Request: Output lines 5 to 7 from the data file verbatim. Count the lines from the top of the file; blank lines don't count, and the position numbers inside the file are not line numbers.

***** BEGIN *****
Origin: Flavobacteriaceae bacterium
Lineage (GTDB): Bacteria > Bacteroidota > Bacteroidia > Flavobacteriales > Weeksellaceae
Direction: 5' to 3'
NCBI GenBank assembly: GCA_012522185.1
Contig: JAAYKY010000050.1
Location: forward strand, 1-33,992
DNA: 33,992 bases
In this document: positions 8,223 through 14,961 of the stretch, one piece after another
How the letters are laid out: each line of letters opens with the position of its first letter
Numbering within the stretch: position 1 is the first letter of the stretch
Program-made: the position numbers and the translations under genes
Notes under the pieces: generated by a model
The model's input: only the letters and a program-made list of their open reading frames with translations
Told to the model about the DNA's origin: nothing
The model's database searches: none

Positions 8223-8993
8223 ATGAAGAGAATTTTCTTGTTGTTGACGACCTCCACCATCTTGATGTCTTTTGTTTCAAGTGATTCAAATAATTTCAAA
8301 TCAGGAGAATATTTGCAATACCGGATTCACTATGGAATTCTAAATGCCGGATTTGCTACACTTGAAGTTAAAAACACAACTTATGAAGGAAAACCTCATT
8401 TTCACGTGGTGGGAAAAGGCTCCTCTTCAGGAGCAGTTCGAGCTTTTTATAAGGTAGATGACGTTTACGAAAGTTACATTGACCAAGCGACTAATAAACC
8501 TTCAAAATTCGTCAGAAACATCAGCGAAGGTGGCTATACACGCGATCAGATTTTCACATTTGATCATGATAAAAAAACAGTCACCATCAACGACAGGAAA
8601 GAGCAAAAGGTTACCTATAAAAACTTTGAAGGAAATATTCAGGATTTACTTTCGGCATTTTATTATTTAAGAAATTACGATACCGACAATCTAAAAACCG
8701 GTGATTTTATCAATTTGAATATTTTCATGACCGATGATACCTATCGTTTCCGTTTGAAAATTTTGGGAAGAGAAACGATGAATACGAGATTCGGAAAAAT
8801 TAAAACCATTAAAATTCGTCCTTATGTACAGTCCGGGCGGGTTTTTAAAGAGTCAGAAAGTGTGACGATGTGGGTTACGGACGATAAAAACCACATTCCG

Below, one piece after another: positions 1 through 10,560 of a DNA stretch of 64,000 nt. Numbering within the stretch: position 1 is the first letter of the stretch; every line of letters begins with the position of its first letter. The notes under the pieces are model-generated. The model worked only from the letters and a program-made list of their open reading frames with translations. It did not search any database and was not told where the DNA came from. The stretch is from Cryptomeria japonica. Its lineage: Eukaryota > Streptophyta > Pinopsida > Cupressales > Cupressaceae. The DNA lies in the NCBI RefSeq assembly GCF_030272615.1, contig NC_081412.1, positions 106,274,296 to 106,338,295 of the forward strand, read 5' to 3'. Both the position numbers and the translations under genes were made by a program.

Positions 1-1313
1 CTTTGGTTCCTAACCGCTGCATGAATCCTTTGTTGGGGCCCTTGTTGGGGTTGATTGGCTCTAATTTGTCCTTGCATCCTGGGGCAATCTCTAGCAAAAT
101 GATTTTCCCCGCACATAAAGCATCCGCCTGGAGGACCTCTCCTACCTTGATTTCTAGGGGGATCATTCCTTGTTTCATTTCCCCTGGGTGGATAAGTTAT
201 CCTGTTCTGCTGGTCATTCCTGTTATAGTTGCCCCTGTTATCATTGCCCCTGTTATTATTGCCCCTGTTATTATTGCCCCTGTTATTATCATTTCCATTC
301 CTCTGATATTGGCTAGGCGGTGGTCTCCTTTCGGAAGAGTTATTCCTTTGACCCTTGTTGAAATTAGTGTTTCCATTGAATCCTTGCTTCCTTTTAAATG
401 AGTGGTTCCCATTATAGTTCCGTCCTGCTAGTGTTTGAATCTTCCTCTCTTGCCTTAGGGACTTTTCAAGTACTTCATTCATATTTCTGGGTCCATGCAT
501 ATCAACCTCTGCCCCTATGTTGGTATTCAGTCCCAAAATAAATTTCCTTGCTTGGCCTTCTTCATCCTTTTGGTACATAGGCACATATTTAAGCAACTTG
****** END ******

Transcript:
Contig: JAAYKY010000050.1
Location: forward strand, 1-33,992
DNA: 33,992 bases